For centuries, William Shakespeare has
captured the hearts of men and women with his tragedies. His plays explore human existence and raise questions about what it means to be human; allowing the audience to relate to his characters despite the era in which the play was produced. Good morning students, today I am going to discuss what role the human condition plays in the plot of Shakespeare’s play, Othello.
In ‘The tragedy of Othello: the Moor of Venice’, Shakespeare probes into the human condition by creating characters who present distinguishing qualities of human emotion such as jealousy. It is a tale revolving around a central character named Othello, who is deceived by jealous men and in turn becomes jealous himself. The moral conveys a close application of the concerns of human life and excites the audience’s sympathy through this.
Throughout the play, we see how Othello’s nature and attitudes change from the fondest love for his wife, Desdemona, and unbounded confidence to the tortures of jealousy. Jealousy is a human quality that transcends time and place. The revenge of Othello, after it has once taken possession of his mind, grows stronger at every moment of its delay and leads to his eventual downfall.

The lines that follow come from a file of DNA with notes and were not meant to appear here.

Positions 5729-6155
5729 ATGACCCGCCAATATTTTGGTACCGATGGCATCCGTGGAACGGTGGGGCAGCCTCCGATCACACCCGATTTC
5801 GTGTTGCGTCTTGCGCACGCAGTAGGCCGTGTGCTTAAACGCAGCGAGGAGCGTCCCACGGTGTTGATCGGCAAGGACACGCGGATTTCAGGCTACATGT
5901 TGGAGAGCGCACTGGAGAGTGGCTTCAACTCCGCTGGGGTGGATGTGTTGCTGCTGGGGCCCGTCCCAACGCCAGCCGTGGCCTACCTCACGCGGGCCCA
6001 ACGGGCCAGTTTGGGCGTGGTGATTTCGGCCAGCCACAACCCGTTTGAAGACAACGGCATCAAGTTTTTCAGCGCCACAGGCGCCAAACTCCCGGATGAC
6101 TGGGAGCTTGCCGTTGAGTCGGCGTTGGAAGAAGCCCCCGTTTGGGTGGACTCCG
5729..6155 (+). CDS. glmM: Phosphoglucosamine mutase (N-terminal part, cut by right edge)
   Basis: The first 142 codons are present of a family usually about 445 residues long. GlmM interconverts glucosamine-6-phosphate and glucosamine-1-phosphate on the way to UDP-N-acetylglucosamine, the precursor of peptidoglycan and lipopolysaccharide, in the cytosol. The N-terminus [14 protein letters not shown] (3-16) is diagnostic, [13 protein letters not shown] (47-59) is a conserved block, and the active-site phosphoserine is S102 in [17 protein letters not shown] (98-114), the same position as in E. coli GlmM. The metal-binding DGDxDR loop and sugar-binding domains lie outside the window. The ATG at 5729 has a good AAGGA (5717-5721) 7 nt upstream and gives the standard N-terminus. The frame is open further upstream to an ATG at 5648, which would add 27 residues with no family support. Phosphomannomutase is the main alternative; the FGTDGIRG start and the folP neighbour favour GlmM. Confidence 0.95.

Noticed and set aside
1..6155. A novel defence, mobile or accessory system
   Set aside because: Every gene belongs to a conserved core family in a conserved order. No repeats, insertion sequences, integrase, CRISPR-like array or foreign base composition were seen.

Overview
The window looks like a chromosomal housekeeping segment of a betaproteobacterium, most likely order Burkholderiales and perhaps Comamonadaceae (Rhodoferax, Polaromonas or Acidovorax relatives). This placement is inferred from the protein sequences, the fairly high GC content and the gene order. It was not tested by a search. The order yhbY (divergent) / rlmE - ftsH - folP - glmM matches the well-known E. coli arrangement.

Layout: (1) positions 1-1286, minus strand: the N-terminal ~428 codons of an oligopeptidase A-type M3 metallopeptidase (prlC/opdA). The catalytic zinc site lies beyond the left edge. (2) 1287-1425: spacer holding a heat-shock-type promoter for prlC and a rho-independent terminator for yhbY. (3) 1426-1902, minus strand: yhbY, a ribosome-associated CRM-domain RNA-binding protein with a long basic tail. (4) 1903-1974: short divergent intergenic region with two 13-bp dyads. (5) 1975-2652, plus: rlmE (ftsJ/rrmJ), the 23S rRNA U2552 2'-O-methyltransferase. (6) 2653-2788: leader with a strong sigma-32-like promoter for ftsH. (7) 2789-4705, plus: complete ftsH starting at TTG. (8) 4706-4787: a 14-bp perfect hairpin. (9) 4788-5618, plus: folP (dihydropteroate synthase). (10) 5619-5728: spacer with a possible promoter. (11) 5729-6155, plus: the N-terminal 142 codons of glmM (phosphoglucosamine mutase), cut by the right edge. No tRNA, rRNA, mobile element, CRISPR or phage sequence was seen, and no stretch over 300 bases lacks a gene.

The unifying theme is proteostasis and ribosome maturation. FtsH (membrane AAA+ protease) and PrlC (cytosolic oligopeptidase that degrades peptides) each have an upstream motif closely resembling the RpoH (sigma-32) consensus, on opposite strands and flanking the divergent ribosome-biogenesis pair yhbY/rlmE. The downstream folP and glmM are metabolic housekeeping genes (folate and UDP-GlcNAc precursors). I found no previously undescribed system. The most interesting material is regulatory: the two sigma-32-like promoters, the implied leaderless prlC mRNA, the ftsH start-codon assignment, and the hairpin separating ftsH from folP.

His raging thoughts till his revenge highlights the painful regrets and involuntary recollections of past circumstances which cross his mind and aggravate his sense of wrongs. This is depicted when Iago shows him Cassio with the handkerchief in his hand, making Othello feel betrayed, bitter and full of shame.
Iago provokes Othello to manipulate his jealous side, leading to a sequence of events, ending in his death. Iago warns him of this. He says ‘O beware, my lord of jealousy; it is the green-eyed monster that doth mock the meat it feeds on.’ This evokes and shows the darker nature of the human soul, as a once noble character...